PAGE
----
Mitch McConnell has delayed a vote on Trumpcare, for now, while John McCain recovers from surgery, but it's still a full court press over on GOP-TV to get this thing passed.
The crew on the up-skirt couch wished McCain the best and were terribly upset with former senior advisor to President Obama, Dan Pfeiffer, for this Tweet:
HUNTSMAN: It's great advice. You know, it's something that they probably should have looked into eight years ago when they shoved Obamacare down everyone's throats. […]
Well the irony here though of this statement, of you should really take your time, get to know what is inside this bill, maybe get some bipartisan support before passing. The complete opposite by the way, of what the Democrats did back then.
MORRIS: I think it's short term memory loss.
There's someone suffering from memory loss here, but it's not the Democrats. As Laurel Raymond at Think Progress discussed last month, there was plenty of debate when the ACA was passed, regardless of what Nancy Pelosi said at the time about passing it to see what was in it, which is the talking point they were hammering in the clip above.
Senate Republicans are gearing up for a vote on their bid to repeal and replace Obamacare next week, though the bill itself — crafted in just a few months — is still being hidden behind closed doors. Republicans have refused to reveal the bill to Senate Democrats, the public, or even some members of their own party.
Because the bill is still secret, it’s not clear yet what its impact will be for the nation’s health care system, but reports indicate that it will be largely similar to the House version, which is estimated to result in 23 million losing their health insurance.
In addition to the secrecy, Republicans are ramming the bill through using a process called reconciliation, allowing them to avoid the threat of a filibuster. [...]
When it was Obamacare on the table, Hatch was a staunch proponent of bipartisanship, arguing in an open letter to Obama that “our nation expects us to solve this challenge in an open, honest and bipartisan manner.” He added that “the American people deserve an open and vigorous dialogue on this critical legislation and the use of this process would be a clear signal that Washington continues to ignore their voices.”
Obamacare did not pass through reconciliation. The major parts of the bill, including the individual mandate, the Medicaid expansion, the ban on discrimination against pre-existing conditions, the subsidies, and the taxes, passed in 2009 through regular order.
Later, the bill was adjusted via reconciliation, allowing Democrats to make changes to subsidy levels and taxes after they lost the supermajority that allowed them to pass the major legislation via the normal process.
But that doesn’t mean that the two processes are at all similar. Obamacare came together over two years, during which Congress held open, bipartisan hearings and consultations with experts in the health care industry, and President Obama and leading Democrats stumped across the country for the law.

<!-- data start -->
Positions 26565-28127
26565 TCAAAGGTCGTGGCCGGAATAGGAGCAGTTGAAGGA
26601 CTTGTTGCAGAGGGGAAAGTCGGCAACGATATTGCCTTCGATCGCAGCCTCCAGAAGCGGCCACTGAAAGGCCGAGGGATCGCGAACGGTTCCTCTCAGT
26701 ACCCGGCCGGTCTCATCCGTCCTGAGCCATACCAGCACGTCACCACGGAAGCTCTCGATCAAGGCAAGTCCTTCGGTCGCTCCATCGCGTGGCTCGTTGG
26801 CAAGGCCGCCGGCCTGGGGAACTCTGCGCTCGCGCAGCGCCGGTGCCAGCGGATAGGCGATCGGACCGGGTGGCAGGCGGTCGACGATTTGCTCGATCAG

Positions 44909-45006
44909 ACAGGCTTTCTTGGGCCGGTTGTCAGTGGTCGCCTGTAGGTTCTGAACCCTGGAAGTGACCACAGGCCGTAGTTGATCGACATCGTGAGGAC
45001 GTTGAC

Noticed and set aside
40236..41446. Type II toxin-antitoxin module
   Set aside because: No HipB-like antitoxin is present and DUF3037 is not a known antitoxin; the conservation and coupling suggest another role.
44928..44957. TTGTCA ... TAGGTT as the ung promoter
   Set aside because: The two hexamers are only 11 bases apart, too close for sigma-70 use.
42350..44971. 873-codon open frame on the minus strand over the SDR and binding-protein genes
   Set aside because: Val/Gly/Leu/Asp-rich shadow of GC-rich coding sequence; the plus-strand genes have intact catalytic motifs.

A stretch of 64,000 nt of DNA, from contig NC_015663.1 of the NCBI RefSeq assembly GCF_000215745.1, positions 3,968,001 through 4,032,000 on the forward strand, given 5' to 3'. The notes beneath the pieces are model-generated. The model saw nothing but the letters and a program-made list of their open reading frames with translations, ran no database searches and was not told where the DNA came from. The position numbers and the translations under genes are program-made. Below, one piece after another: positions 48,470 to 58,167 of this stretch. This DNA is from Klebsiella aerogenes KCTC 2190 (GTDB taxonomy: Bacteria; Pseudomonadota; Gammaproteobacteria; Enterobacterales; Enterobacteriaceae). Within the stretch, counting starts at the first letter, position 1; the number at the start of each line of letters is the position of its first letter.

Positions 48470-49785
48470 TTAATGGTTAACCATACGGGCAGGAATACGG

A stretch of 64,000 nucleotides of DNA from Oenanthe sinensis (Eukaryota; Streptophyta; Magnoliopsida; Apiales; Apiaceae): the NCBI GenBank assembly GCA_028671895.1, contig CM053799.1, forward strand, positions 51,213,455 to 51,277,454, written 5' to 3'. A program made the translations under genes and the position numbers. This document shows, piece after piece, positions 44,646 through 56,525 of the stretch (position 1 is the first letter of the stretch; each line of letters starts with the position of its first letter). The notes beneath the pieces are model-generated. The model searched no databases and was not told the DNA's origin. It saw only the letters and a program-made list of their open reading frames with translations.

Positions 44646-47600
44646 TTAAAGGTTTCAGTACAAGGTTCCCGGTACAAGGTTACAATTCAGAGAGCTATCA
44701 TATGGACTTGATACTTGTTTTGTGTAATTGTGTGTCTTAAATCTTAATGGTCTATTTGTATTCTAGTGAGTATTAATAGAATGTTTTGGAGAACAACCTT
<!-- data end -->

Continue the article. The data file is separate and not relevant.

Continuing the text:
When Obamacare was passed, the bill had been debated for 160 hours on the Senate floor, had been the subject of many committee meetings and markups (more than 50 of which were held in the Senate Finance Committee, with Hatch himself now chairs), and had incorporated 171 Republican amendments — although, granted, many of them were technical in nature.
Even still, while Obamacare was being debated, Congressional Republicans were extremely critical of the process, accusing Democrats of being secretive and rushing the bill through. And in 2010, it was the use of reconciliation on even parts of the bill that Hatch objected to — which was far less than using it to pass an entire bill, as his party aims to do now.
In right-wing world though, it's Obamacare that was "jammed down everyone's throats," and the only problem with the Republicans' so-called
tax cut “health care” bill is the “narrative” -- not the fact that it's going to actually take health care away from millions of people and end up killing their constituents who won't get the medical treatment they need if they no longer have health insurance.
MORRIS: Republicans now are in a difficult position now and they admit that this narrative is not on their side. We're going to remove health care. We're going to try to change, your argument is, premiums are going up. Well, we haven't really even been hearing that narrative from them. We haven't been hearing them doing town hall meetings where they've been facing angry criticism from angry people in Kentucky and other places and saying you're going to take away my health care.
Is it enough for them to go to these town hall meetings and say “I know we're going to take away your health care, but your premiums are too expensive.
HUNTSMAN: You wonder which one's worse.
MORRIS: It's a hard line to (crosstalk)
HUNTSMAN: Getting the messaging right and promising people everything...
MORRIS: They don't have a message.
HUNTSMAN: …and then realizing that if you don't want health care you still have to pay for it anyway. And premiums are skyrocketing, so they promised all these things eight years ago, and you realize now it wasn't what you were expecting.
Now Republicans I think we've been saying can learn from that. Get your messaging right, but also, promise things to the American people that you can actually deliver on.
PIRO: The problem is that the Democrats then turn around and spin the Republicans' messaging and basically say “Oh, Republicans are going to kill you.” And that's a real tough message to walk back from.
HUNTSMAN: It's a lazy, easy message.
PIRO: Very lazy and easy. Right.